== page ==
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SOC 391: Methods of Social Research: Social Science Literature Reviews: ASA


While some article databases offer ASA formatting for citations, these are NOT ALWAYS ACCURATE OR COMPLETE!

If you use an online tools to generate citations, please double check their accuracy against the "ASA Style Guide" or other sources linked from this guide.

Basic ASA Citations

Type of Citation First Citation in Text Subsequent Citations in Text Parenthetical Format, First Citation in Text Parenthetical Format, Subsequent Citations in Text
One work by one author Walker (2007) Walker (2007) (Walker 2007) (Walker 2007)
One work by two authors Walker and Allen (2004) Walker and Allen (2004) (Walker and Allen 2004) (Walker and Allen 2004)
One work by three authors Bradley, Ramirez, and Soo (1999) Bradley et al. (1999) (Bradley, Ramirez, and Soo 1999) (Bradley et al. 1999)
One work by four or more authors Wasserstein et al. (2005) Wasserstein et al. (2005) (Wasserstein et al. 2005) (Wasserstein et al. 2005)
Groups as authors (readily identified through abbreviation) NIMH (2003) NIMH (2003) (NIMH 2003) (NIMH 2003)
Groups as authors (no abbreviation) University of Pittsburgh (2005) University of Pittsburgh (2005) (University of Pittsburgh 2005) (University of Pittsburgh 2005)

Source: American Sociological Association. 2010. Style Guide. Washington, D.C.: American Sociological Association.

Direct Quotations & Paraphrasing in ASA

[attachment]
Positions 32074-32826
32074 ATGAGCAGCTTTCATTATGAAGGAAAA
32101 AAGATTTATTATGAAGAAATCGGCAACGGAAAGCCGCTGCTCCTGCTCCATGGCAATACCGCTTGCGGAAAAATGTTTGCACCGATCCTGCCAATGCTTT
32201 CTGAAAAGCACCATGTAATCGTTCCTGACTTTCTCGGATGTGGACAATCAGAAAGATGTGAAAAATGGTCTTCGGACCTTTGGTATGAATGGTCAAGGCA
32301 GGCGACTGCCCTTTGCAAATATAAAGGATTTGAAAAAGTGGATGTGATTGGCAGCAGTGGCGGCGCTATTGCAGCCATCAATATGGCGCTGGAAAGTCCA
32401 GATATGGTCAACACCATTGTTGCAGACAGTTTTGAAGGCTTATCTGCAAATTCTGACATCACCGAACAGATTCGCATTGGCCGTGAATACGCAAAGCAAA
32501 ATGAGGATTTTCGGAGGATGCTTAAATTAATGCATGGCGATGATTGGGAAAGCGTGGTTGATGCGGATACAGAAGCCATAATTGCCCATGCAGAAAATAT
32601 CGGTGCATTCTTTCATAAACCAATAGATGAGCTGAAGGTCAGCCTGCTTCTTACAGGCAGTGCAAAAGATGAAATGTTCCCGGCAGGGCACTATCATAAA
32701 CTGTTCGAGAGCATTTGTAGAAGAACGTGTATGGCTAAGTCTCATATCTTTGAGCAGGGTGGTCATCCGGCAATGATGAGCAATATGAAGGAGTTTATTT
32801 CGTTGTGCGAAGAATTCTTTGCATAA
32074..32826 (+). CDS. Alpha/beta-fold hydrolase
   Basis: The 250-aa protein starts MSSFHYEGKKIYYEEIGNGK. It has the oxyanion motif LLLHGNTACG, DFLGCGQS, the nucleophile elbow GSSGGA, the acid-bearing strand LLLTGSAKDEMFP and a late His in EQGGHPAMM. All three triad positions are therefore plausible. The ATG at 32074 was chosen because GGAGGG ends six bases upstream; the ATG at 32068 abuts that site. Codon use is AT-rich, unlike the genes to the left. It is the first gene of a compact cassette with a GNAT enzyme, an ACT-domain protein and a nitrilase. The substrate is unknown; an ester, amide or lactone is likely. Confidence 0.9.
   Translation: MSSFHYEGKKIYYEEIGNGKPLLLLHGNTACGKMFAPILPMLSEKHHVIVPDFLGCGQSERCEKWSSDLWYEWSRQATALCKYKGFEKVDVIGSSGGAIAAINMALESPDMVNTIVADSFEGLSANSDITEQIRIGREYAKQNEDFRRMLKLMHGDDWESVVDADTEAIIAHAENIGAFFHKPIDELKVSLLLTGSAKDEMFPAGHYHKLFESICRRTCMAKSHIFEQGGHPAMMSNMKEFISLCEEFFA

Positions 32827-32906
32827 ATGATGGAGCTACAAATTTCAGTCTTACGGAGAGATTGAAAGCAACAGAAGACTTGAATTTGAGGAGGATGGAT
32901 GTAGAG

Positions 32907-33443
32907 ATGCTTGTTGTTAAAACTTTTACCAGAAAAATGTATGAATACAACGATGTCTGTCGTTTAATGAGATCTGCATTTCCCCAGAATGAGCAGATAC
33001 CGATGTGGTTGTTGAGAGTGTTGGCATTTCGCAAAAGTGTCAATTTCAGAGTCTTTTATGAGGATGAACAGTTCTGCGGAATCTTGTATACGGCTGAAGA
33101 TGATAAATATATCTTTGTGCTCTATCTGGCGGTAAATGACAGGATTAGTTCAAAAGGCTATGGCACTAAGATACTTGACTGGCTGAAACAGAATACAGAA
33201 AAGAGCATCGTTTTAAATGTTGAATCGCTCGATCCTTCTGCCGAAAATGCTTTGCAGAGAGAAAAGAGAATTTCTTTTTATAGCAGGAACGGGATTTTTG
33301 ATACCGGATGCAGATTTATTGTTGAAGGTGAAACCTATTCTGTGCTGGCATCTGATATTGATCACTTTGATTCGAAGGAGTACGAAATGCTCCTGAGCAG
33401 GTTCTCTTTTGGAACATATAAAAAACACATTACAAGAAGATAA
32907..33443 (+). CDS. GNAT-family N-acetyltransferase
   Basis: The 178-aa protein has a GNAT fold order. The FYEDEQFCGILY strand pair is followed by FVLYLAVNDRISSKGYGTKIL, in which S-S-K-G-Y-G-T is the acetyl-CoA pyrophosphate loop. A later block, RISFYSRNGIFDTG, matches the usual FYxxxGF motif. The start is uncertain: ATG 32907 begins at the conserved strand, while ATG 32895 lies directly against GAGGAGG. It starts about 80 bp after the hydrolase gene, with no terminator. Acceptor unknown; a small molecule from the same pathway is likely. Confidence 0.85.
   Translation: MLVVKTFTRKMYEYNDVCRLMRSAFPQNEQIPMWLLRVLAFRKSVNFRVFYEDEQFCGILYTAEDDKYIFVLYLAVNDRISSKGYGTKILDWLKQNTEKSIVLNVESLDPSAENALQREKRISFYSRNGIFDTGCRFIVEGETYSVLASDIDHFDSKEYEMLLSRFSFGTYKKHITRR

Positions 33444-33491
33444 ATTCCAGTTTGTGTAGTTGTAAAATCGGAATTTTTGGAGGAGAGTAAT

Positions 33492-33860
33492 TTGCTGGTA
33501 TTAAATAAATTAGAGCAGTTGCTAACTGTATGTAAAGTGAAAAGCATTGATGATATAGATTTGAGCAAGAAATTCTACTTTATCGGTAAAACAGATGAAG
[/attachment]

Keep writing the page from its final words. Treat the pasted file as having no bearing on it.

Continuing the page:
ASA style follows the author-date format used by The Chicago Manual of Style for in-text citations. After a quotation or reference, add parentheses containing the author's last name and the year of publication of the work being cited. The page number may also be noted following a colon.

Example: "The quick brown fox jumped over the lazy dog" (Seuss 2007:7).

If you use more than one work by the same author published in the same year, use the letters a, b, etc., after the year.

Example: "The quick brown fox jumped over the lazy dog" (Seuss 2007a:7).

If a reference list includes more than one author with the same last name, add the first initials to in-text citations.

Example: "The quick brown fox jumped over the lazy dog" (D. Seuss 2007:7).

If two or more authors wrote the work, see the "Basic ASA Citations" table below.

If using the author's name in your text, do not include it in the parentheses.

Example: In his scholarly study, Dr. Seuss (2007) observed that "the quick brown fox jumped over the lazy dog."

If no author name is available, use the first few words of the reference list entry (usually the title) and the year. Use quotation marks around titles of articles or web pages and italicize titles of books, periodicals, or reports. Treat in-text citations to legal materials such as court cases, statutes, and legislation the same as works with no author.

Example: "The quick brown fox jumped over the lazy dog" (Fox in Socks 2007:12).

For additional examples, see pages 43-45 in the ASA's Style Guide (2010).

Journal Articles in ASA Style

Periodical: General

Author1 (last name first), Author2 (last name last), and Author 3. Year of publication. "Article title." Journal Title Vol#(iss#):Page#.

Journal Article with One Author

Campbell, Mary E. 2009. "Multiracial Groups and Educational Inequality: A Rainbow Or a Divide?" Social Problems 56(3):425-446.

Journal Article with Two Authors

Mouw, Ted and Arne L. Kalleberg. 2010. "Occupations and the Structure of Wage Inequality in the United States, 1980s to 2000s." American Sociological Review 75(3):402-431.

Journal Article with Three or More Authors

Moller, Stephanie, Arthur S. Alderson, and Francois Nielsen. 2009. "Changing Patterns of Income Inequality in U.S. Counties, 1970-2000." American Journal of Sociology 114(4):1037-1101.

Magazine and Newspaper Articles

Duke, Lynne. 1994. "Confronting Violence: African American Conferees Look Inward." Washington Post, January 8, pp. A1, A10.